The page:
Lawyers e-Journal

Thursday, May. 29, 2008
Image for Shakespeare in the law
Photograph by Andy Brilliant
Moderator and host Kenneth W. Starr listens to comments from Michael Greco. Also pictured (left to right): Prof. Nicholas Rosenkrantz, Hon. Robert Cordy and Hon. Dennis Saylor.

Prominent lawyers and judges headline eight annual Shakespeare and the Law event

Federalist Society and Commonwealth Shakespeare Company team up for reading and discussion of King Lear

On May 21, more than 300 people packed the Cutler Majestic Theatre to see a reading of Shakespeare's King Lear and hear a debate on the political and legal themes in Shakespeare's monumental work about a king giving up power to his daughters and the chaos and lawlessness his surrender of power causes.

The event was presented by the Boston Lawyers Chapter of the Federalist Society and Commonwealth Shakespeare Company, known for providing free Shakespeare on Boston Common each summer. Fourteen judges, political officials, and prominent Boston lawyers participated in the reading, including former Governor Paul Cellucci.

Former ABA President Michael Greco took on the role of Lear while federal district court judge Patti Saris, Supreme Judicial Court Justice Judith Cowin, and president-elect of the American College of Trial Lawyers, Joan Lukey, played his daughters. The event was hosted by former Whitewater Independent Counsel Ken Starr, who now serves as Dean of Pepperdine Law School.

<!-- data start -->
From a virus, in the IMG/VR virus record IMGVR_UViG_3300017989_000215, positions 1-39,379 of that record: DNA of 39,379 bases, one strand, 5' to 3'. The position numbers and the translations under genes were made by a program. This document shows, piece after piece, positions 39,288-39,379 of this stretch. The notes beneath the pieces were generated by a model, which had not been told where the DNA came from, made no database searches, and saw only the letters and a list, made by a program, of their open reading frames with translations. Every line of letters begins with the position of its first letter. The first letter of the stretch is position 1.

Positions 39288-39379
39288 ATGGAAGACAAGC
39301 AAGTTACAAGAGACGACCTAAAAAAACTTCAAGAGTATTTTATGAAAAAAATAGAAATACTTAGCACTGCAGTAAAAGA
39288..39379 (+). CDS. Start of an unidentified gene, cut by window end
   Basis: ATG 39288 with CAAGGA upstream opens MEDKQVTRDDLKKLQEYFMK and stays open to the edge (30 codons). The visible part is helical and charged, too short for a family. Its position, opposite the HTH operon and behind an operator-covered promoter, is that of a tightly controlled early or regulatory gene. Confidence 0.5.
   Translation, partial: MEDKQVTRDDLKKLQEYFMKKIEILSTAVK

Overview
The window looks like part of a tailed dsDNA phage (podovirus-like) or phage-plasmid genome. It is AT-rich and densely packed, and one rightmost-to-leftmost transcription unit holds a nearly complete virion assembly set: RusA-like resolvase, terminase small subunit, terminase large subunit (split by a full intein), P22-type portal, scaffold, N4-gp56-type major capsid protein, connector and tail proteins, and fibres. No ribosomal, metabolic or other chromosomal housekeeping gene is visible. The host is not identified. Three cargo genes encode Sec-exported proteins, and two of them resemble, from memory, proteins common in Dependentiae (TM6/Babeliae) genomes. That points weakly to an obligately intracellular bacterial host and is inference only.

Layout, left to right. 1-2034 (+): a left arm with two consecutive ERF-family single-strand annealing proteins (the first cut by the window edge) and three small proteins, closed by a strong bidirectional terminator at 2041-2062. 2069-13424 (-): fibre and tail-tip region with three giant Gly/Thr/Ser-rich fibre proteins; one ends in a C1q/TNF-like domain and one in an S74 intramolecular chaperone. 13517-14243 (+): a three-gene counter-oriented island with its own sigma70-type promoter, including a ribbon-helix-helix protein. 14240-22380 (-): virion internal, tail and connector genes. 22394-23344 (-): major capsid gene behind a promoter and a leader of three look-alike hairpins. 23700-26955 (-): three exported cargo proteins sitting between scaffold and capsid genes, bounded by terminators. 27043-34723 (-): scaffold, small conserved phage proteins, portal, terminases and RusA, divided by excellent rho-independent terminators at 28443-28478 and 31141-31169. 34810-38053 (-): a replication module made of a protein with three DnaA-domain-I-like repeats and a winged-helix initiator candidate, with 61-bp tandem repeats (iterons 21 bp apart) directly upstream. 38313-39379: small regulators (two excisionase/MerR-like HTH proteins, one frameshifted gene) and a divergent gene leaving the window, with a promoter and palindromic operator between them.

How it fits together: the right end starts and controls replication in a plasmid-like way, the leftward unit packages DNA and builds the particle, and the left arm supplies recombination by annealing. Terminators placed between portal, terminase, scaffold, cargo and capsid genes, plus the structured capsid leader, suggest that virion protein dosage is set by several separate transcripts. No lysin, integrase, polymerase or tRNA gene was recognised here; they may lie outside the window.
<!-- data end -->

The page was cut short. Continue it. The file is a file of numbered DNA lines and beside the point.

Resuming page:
The event's producer, Dan Kelly, the Chair of the Lawyers Chapter and partner at McCarter & English, noted that this was the eighth of a Shakespeare and the Law series, which began in 2000 with a reading of The Merchant of Venice.

According to Kelly, “The timeless truths in Shakespeare's works provide a marvelous vessel for a civilized debate and discussion of today's political and legal issues. The event draws a diverse group of participants who bond together through the rehearsal and performance process, and who, despite their political differences, celebrate the beauty and universality of Shakespeare's words.”

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